Using “Solving Problems” as the title for this chapter was a very conscious decision. I intentionally avoided calling it “Troubleshooting” for several reasons. First, troubleshooting has always seemed to me to be the process by which we look for the causes of problems. Although that seems like a noble task, so often finding the cause of the problem doesn’t necessarily mean finding the means to correct it or understanding the problem.
The next reason is that so often I find books in which the troubleshooting section is just a list of problems and canned solutions. I find this comparable to the sign “In case of fire, break glass.” When you break the glass an alarm goes off and the fire department comes and puts out your fire. You may never know what really caused the problem nor what you can do to solve similar problems in the future.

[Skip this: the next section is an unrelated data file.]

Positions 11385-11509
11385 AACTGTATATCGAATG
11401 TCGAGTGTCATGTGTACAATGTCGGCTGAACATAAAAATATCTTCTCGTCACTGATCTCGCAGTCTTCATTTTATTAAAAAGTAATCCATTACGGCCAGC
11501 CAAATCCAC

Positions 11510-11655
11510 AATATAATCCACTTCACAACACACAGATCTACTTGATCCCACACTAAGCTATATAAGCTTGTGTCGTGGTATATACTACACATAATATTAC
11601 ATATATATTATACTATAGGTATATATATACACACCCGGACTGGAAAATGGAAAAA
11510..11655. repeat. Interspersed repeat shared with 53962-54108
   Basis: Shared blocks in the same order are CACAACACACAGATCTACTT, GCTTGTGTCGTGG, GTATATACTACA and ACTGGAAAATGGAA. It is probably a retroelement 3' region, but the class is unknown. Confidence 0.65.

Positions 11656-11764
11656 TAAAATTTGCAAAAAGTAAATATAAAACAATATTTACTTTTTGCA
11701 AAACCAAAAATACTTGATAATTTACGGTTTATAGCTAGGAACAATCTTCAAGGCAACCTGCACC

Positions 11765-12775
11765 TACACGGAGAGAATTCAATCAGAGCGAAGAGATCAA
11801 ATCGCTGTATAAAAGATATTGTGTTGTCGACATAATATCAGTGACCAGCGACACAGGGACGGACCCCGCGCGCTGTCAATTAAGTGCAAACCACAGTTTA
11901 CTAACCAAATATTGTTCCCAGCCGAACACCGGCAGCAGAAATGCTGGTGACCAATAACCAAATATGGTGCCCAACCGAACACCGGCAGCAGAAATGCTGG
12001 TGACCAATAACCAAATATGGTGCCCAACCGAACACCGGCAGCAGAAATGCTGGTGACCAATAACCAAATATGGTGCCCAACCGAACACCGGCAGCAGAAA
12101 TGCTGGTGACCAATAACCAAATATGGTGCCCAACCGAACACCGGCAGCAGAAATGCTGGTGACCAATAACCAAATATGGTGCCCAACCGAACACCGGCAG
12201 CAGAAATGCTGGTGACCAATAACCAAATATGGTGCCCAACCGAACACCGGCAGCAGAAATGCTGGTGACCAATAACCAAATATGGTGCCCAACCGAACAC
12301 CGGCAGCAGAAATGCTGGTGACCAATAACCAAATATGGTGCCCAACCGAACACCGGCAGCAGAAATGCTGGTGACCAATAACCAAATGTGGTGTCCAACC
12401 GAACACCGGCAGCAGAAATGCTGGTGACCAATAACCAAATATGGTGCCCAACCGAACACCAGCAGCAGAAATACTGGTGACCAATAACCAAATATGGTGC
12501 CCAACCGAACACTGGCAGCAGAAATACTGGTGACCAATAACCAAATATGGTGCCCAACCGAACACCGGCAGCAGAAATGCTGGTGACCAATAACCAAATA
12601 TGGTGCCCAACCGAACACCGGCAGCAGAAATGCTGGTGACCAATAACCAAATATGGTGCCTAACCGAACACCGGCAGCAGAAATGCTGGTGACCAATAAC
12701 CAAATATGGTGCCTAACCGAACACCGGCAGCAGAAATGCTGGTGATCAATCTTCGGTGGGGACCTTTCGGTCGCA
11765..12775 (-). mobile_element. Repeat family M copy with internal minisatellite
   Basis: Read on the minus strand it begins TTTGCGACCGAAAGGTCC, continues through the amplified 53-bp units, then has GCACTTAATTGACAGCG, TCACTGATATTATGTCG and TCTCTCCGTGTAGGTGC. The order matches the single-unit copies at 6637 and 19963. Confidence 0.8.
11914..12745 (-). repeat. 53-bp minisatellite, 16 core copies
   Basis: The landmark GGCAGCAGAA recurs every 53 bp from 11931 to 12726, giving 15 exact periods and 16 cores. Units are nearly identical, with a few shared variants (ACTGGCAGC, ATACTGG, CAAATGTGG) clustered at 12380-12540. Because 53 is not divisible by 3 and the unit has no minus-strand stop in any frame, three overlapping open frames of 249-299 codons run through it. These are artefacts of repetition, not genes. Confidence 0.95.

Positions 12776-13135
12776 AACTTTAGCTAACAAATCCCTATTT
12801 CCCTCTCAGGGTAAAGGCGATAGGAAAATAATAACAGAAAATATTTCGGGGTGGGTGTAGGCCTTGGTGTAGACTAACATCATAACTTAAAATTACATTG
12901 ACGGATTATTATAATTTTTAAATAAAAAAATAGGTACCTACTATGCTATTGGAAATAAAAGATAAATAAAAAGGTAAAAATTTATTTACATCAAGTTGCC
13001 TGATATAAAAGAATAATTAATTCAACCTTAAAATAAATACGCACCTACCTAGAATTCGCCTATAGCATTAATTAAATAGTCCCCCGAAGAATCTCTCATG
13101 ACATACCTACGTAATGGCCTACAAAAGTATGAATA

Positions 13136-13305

The troubleshooting sections that I find most annoying list 100 problems and 100 solutions, but I usually have problem 101. Often I can find something that is similar to my situation, and, with enough digging through the manuals and poking and prodding the system, I eventually come up with the answer. Even if the answer is spelled out, it’s usually a list of steps to follow to correct the problem. There are no details about what caused the problem in the first place or what the listed steps are actually doing.
Not all problems are alike, and not all problems can be approached in the exact same manner. However, there are some basic issues that are common to every problem and there are basics steps you can take, no matter what the cause.